A cross between an airship and an airplane with a bit of helicopter thrown in, hailed as the ‘aircraft of the twenty first century’, a helium filled hull, can fly for up to five days when manned, two days when unmanned, needs no runway, can land on any surface, including water, can be used for cargo, communication and survey and has, compared to other forms of air transport, a ‘significantly lower carbon footprint’. It is called the Airlander 10.
The Airlander is an hybrid air vehicle, originally developed for the military. It was then known as HAV-3 and part of a Long Endurance Multi-Intelligence Vehicle (LEMV) programme, intended for ISR, which we all know, stands for Intelligence, Surveillance and Reconnaissance. Now it has been re-activated for commercial use. It is slow, (100mph), relatively green, loud as far as I can tell from the company’s promo video, looks like a blown-up zeppelin and, from a certain angle, features a rather unfortunate resemblance to a human bottom. And it is called Airlander 10. Did I mention that?
The Airlander 10 is not a zeppelin. The Airlander 10 uses helium not hydrogen (1,3 million cubic feet of helium as compared to the Hindenburg’s 7 million cubic feet of hydrogen), it can go up to 20000ft, not 650ft, is 300ft long which is less than half of the Hindenburg’s 800ft. Yes, yes, I know. And I am sure that there are many other specifics of major importance. It is the world’s largest aircraft, only weeks away from its maiden voyage. And it is called the Airlander 10.
A rose by any other name would smell as sweet. And what’s in a name? Airlander, Zoolander,…
I watched Zoolander 1. I will not, unless under duress, watch Zoolander 2. But that’s me.
Because of the way Malaysia was portrayed in Zoolander 1, the movie has never been shown there. And because of bilateral sensitivities and excessive drug use, the 2001 movie was only made available in Singapore in 2006, rated R. Malaysia was renamed Micronesia, a funny twist for those who have seen the movie. A censor with a sense of humour….
Censors and censorship. Bleep. Political, military, absolute, totalitarian. Bleep. Childish? Bleep. A lack of self-deprecation? Bleep. The idea we need to protect ourselves from … ourselves. Bleep. Regulatory. Bleep. Commercial. Bleep.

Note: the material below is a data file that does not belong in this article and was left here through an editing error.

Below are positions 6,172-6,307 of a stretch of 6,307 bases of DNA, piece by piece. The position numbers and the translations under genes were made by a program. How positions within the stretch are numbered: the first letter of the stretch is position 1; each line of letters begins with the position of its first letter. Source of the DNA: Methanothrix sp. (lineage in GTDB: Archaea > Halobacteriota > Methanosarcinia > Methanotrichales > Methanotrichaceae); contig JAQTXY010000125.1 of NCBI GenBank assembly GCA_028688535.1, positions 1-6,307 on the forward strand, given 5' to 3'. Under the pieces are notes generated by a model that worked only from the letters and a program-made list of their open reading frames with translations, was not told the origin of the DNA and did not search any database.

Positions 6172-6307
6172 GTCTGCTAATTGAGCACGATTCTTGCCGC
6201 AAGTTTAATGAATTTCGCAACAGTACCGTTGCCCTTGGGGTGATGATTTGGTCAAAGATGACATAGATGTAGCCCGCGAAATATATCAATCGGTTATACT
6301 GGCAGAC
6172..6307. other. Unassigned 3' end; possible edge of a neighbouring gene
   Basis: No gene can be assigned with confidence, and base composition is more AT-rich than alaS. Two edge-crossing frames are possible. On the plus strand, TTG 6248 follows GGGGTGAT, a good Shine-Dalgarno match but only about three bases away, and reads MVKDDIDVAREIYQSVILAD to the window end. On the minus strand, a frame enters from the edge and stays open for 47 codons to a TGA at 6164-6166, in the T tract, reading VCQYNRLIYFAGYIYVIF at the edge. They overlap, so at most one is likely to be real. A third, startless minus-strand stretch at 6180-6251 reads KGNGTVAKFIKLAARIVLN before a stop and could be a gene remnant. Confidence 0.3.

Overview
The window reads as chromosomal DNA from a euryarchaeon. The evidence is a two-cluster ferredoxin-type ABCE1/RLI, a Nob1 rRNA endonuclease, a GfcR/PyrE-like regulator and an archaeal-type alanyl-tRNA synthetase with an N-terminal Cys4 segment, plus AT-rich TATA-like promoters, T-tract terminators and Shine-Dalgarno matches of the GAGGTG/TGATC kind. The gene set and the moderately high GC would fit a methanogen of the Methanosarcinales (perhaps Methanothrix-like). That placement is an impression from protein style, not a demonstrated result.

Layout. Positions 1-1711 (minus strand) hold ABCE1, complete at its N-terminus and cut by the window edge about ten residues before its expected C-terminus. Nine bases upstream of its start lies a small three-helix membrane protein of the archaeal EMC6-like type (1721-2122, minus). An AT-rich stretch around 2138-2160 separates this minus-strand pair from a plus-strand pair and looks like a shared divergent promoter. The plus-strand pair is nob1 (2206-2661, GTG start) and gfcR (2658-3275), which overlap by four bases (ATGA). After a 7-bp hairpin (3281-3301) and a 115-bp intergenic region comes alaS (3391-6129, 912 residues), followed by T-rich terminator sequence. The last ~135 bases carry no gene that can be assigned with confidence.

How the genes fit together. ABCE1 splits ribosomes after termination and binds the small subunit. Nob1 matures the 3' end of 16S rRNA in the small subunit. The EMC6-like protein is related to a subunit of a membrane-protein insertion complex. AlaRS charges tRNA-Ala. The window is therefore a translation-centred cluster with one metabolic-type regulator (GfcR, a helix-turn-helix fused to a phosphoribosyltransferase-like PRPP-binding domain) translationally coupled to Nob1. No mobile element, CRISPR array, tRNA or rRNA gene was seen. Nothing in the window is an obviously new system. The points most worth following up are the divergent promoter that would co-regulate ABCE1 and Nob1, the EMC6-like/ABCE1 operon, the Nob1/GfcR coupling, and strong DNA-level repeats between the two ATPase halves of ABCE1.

Censorship, copyright, free speech, local and historical sensitivities, art, literature, politics, the law. It is a difficult and for many on this earth dangerous debate. So there is worse than not being able to see Ben and Owen’s walk-off capers.
Like many I have been bypassing Netflix’s geographical restrictions for a while now. I pay for Netflix in my local market but use a VPN to access Netflix content from a wide range of different countries. I pay Netflix, I pay for the VPN access, I do not download illegal content. Still, I am a pirate. I violate licencing laws.
Netflix has recently decided it wants to show its content partners it is cracking down on VPN use. Consequently, many ‘pirates’ like me have found themselves, staring at a black screen instead of indulging in a night with Francis Underwood. Where I live, Francis works for a telecommunications company which spoon feeds its customers its goodies rather than allow them their binge. And all that for a fee of course.
Petty censorship? The power of a fragmented copyright system? Darewesayit? Monopoly? Not to mention globalization, free movement of goods and people, the opening of borders, the dream of unlimited access …
Many of those, dubbed pirates, might soon resort to illegally downloading. And that’s the rub. Even if it is not legal, people want it and people will get it. And that is true for a lot of things. TV is hardly a player….
And the Airlander 10 in all this? It has its possibilities. Humanitarian relief, aircraft carrier, drone carrier, the next sleeper service. Travel at slow speed, with ample time to watch your favourite show. Censorship, pardon the pun, up in the air.